The Clinical Duties of a Medical Assistant
Drawing blood – as part of the medical assisting program, most students learn how to draw blood from patients. This is commonly known as phlebotomy and it is often offered within the courses listed for any medical assistant training program. All medical assistants who work in clinical facilities will eventually have to draw blood as part of their job. Clinics often get swamped with patients during midday and evening shifts, so they make sure to put everyone who has medical training to use during these hours.
Recording Vital Signs – all medical assistants working in either hospitals or physician’s office will record the vital signs of patients before the doctor examines them. They do this not just because they are qualified to do it, but because it’s just another task they can take away from the doctor, so that he or she can get down to the examination and treatment faster. Plus medical assistants keep records of your vitals, so it would make it easier for them to write in the chart if they took it.
The FDA has proposed a ban on the sale of powdered medical gloves in the United States. The powdered medical gloves are covered with a substance that’s known as Absorbable Dusting Powder (ADP) or more commonly known as corn starch. We don’t typically think of corn starch as being used in medical facilities because it is more widely used as a cooking aid or thickener. However, both latex and synthetic gloves are covered with the corn starch dust to make it easier for doctors and nurses to put them on. The corn dust itself does not have any medical benefit to the patient.
Different Types of Gloves
The FDA is encouraging the ban (which has yet to be improved) because when the ADP corn dust powder is applied to latex gloves it has the potential to be inhaled or ingested by the patient during a procedure. This can cause an allergic reaction, inflammation of the lungs, or a more serious complication. The seriousness of the corn starch dust reaction or ADP would depend largely on the health of the patient which could be hard to assess at first meeting in an emergency room. For synthetic gloves the corny powder does not carry a risk of allergic reactions but still the inhalation can cause corn starch related inflammation of the lungs and extreme airway inflammation.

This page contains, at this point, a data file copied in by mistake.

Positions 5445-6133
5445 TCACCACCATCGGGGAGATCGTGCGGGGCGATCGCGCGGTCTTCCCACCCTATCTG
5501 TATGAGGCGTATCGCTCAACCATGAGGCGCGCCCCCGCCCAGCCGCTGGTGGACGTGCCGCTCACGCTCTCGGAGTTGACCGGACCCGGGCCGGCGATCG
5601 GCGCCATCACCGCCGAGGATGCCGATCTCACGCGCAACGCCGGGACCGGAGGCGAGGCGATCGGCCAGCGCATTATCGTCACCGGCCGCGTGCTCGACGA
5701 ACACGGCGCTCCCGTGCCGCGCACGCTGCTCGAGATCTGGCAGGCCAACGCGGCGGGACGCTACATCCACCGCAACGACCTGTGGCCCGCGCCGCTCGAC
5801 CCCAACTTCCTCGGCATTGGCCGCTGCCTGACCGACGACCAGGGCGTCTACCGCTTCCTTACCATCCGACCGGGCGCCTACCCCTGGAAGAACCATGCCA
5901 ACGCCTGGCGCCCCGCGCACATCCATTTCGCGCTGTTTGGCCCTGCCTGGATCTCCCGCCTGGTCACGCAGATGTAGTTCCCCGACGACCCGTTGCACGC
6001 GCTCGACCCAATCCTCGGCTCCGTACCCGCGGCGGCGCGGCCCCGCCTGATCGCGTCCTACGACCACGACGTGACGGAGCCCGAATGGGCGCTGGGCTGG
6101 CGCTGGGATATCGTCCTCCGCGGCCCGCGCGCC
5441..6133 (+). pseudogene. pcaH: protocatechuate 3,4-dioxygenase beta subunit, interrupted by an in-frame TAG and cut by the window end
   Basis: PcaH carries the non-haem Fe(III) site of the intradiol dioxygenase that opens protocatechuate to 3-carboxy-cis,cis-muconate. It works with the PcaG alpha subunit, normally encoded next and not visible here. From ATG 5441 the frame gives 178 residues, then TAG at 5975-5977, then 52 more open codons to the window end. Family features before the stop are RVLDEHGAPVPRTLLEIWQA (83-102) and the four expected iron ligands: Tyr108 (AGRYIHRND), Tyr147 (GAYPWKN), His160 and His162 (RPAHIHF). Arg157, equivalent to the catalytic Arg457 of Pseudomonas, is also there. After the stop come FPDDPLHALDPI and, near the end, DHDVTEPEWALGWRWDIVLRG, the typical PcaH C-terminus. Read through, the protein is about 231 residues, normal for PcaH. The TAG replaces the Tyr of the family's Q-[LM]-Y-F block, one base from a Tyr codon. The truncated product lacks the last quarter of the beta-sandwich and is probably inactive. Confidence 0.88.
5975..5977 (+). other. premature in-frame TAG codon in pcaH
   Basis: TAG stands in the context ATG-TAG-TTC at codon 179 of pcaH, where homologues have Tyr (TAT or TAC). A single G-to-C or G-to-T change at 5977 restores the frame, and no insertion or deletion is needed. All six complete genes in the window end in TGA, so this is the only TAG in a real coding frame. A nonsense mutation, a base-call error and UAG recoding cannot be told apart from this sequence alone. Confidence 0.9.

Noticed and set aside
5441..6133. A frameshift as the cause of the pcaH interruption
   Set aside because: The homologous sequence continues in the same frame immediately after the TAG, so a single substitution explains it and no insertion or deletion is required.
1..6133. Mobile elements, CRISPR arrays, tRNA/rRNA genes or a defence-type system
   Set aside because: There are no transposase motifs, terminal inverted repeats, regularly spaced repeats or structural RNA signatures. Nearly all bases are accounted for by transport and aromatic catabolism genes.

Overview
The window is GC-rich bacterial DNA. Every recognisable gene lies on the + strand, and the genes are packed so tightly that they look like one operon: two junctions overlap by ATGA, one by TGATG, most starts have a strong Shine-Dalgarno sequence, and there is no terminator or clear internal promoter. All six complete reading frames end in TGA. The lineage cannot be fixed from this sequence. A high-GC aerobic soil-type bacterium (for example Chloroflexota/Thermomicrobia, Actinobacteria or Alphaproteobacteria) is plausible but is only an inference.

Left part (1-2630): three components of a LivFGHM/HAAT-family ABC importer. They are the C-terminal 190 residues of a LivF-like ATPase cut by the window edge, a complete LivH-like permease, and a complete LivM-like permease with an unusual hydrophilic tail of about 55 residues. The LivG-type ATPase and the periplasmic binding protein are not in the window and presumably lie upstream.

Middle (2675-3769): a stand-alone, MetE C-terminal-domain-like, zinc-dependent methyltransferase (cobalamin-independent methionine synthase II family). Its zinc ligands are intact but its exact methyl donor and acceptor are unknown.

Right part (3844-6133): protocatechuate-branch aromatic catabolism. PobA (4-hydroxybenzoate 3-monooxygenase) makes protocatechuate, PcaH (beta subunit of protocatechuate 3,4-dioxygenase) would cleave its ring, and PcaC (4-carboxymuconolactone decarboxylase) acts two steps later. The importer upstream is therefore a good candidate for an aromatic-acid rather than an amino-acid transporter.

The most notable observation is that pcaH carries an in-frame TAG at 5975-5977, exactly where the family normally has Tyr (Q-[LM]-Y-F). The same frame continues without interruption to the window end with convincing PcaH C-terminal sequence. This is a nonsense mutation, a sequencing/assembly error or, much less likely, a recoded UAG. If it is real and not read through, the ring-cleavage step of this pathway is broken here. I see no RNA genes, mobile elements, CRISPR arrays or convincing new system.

Natural latex gloves are still the most common type of gloves used in the world, but the sale of them is expected to decline because of the commonality of latex allergy. I think we can all agree that latex gloves are better than no gloves, but still if they pose a health risk would support the ban.
It shouldn’t be difficult for hospitals to make the transition since companies are already producing multiple types of gloves, including the synthetic non-powdered variety. I oppose the use of corn on any glove.
If you choose not to vaccinate your children, then you are putting them at risk for a whole host of illnesses, some of which are life threatening. I recently heard about a couple who refused to vaccinate their three children. The youngest one was only two and began to show symptoms of meningitis. The parents refused to treat him with modern medicine and instead opted for herbal remedies and nutritional supplements. Not surprisingly, the child never recovered and died of the disease.
The scary part about all of this is that the parents run a company called Truehope Nutritional Support that sells a supplement that supposedly cures a whole bunch of illnesses and ailments. It is the same supplement they were giving their little boy.
Concerns of Being Unvaccinated
Meningitis is concerning but that is only one of the diseases that has been reported among unvaccinated children. You can also include measles, rubella, and mumps. Some children will be able to escape unscathed and develop this purported “natural immunity,” but is it really worth the risk of having them die if they don’t?
There are social concerns as well. Parents of vaccinated children might be hesitant to allow their children to spend time with unvaccinated children and vice-versa. My uncle’s children who were unvaccinated were not able to attend public school in the U.S. so they were homeschooled before moving to Canada. As far as I know, they are both healthy but still they suffered being isolated as children by not being able to attend school. I should mention my uncle is a “doctor” of natural and holistic medicine.
I think it is increasingly important for healthcare practitioners to stress the need for vaccinations and for parents to realize how lucky they are to have the ability to prevent these horrible diseases that exist in less fortunate countries around the globe.